Art from ‘Green River Killer: A True Detective Story’ by Jonathan Case. Dialogue by Jeff Jensen.
Gobbledygeek episode 385, “Four-Color Flashback: Green River Killer,” is available for listening or download right here and on iTunes here.
For another installment of this year’s non-superhero Four-Color Flashback, Paul and Arlo look at the story of a real-life hero in Green River Killer: A True Detective Story, Jeff Jensen and Jonathan Case’s loving tribute to Jeff’s dad, Detective Tom Jensen. Detective Jensen was instrumental in catching Gary Leon Ridgway AKA the Green River Killer, America’s most prolific serial killer. The boys discuss Paul’s connection to (and possible culpability in?!) the case, the comparisons or lack thereof to the father-son dynamic in Maus, Case’s beautiful character acting, and more.
Next: leaves are on the ground, blood is on the screen. It’s time for Gobbledyween. We kick off this year’s festivities with a(nother) discussion of Drew Goddard’s 2011 mega-meta horror film The Cabin in the Woods.
Total Run Time: 01:15:25
- 00:00:35 – Intro
- 00:02:00 – Green River Killer
- 01:09:47 – Outro / Next
- “Green River” by Creedence Clearwater Revival, Green River (1969)
- “Deep Red Bells” by Neko Case, Blacklisted (2002)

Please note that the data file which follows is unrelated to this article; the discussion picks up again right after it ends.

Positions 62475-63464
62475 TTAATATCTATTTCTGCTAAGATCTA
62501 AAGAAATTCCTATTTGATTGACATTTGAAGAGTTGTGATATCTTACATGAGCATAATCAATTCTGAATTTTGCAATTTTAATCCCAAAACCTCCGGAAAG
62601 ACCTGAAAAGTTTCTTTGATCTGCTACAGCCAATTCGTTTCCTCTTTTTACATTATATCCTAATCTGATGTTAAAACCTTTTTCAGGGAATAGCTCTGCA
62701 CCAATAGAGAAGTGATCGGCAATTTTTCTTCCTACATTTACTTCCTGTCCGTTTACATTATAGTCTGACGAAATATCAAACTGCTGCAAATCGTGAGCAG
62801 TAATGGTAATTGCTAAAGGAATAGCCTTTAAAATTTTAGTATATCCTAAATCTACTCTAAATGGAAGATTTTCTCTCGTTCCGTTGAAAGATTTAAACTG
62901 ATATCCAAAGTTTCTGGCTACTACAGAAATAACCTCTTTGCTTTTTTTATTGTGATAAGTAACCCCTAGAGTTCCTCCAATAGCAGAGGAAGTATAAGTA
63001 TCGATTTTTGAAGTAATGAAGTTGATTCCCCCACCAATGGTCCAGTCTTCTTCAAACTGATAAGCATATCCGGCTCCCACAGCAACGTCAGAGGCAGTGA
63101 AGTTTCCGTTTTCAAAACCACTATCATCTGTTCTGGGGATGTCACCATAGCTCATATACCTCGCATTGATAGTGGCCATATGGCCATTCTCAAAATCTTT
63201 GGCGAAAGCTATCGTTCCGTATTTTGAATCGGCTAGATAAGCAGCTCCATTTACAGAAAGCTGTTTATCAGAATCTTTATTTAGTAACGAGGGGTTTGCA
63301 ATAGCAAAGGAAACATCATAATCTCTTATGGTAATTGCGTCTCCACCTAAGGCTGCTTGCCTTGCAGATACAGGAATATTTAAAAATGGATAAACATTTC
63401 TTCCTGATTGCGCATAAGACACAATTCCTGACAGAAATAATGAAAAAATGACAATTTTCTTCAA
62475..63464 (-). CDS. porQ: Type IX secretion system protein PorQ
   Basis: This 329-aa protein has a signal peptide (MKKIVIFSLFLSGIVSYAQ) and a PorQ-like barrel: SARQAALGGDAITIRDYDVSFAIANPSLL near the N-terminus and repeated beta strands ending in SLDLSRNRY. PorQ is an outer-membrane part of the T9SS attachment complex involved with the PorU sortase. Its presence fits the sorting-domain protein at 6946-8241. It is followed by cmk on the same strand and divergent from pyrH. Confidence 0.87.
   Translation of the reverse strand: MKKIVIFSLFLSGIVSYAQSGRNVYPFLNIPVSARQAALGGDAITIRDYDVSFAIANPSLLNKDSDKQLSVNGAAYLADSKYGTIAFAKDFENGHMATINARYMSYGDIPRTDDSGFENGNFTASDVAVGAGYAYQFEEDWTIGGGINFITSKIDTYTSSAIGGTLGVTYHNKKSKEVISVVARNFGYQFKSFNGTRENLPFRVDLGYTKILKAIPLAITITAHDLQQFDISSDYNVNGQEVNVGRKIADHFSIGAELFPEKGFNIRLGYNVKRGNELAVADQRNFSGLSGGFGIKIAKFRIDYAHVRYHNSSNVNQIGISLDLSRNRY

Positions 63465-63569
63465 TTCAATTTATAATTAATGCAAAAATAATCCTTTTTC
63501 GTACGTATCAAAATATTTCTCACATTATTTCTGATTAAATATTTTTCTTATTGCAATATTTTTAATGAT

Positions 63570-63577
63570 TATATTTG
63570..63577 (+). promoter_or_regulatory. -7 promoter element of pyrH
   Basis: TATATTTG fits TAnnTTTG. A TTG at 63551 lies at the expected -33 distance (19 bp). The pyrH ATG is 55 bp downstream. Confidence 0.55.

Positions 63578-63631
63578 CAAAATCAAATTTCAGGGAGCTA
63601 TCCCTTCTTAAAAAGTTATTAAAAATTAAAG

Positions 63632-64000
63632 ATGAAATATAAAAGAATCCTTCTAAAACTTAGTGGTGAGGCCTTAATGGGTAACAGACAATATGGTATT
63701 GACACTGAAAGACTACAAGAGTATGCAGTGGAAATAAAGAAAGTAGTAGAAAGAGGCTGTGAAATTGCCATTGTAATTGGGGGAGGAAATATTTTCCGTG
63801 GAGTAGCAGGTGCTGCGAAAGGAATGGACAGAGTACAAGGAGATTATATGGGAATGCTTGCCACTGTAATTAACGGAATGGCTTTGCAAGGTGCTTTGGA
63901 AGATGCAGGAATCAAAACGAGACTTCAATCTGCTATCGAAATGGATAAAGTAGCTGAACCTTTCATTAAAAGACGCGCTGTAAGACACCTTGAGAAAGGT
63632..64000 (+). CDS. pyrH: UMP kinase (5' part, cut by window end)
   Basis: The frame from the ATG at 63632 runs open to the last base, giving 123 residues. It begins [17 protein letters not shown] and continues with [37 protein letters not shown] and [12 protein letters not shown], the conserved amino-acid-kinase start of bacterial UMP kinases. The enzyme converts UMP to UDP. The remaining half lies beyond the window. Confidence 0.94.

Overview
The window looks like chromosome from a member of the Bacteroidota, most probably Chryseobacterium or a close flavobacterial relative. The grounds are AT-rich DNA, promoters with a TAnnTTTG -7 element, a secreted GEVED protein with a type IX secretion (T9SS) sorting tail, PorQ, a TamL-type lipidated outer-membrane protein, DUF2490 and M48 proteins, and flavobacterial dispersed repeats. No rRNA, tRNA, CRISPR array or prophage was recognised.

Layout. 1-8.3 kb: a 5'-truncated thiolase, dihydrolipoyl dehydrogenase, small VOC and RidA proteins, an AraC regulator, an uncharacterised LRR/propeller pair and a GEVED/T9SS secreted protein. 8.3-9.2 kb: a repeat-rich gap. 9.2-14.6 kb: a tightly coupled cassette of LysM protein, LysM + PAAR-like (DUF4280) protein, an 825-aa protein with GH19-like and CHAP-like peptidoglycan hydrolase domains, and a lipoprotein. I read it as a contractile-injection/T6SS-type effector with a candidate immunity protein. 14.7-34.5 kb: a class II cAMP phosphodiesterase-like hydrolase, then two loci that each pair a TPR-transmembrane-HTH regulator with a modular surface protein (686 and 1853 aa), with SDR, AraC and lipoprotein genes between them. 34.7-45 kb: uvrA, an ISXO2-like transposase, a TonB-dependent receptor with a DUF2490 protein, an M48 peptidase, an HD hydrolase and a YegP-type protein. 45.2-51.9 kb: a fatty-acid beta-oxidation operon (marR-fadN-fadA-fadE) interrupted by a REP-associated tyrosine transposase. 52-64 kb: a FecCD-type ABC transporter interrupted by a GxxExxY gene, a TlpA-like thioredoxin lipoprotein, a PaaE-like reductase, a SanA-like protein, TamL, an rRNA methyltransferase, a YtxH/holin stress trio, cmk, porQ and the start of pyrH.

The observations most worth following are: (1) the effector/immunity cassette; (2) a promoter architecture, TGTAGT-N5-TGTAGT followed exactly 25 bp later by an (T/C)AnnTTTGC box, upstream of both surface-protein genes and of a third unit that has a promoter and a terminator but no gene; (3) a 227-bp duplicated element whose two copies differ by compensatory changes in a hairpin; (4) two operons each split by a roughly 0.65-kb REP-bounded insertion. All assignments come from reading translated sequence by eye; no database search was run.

- “Writer Jeff Jensen Talks Dark Horse’s Green River Killer: A True Detective Story”, diamondcomics.com
Art from ‘Maus: A Survivor’s Tale’ by Art Spiegelman.
Gobbledygeek episode 384, “Four-Color Flashback: Maus: A Survivor’s Tale (feat. Eric Sipple),” is available for listening or download right here and on iTunes here.
For the latest installment of this year’s spandex-free Four-Color Flashback, Paul and Arlo tackle a big one: Art Spiegelman’s Maus: A Survivor’s Tale, still the only comic book ever to be awarded a Pulitzer Prize. Joining them to discuss Spiegelman’s harrowing account of his father Vladek’s time in the concentration camps of Nazi-occupied Poland–and Art’s own tense relationship with Vladek–is Broken Magic author and The Deli Counter of Justice co-creator Eric Sipple. The gang discusses Spiegelman’s provocative choice to depict Jews as mice, Nazis as cats, Poles as pigs, etc.; how Spiegelman follows in a tradition going all the way back to Mickey Mouse; and why it’s specifically disturbing to read Maus in 2019.
Next: Paul and Arlo will return.
(Show notes for “Four-Color Flashback: Maus: A Survivor’s Tale.”)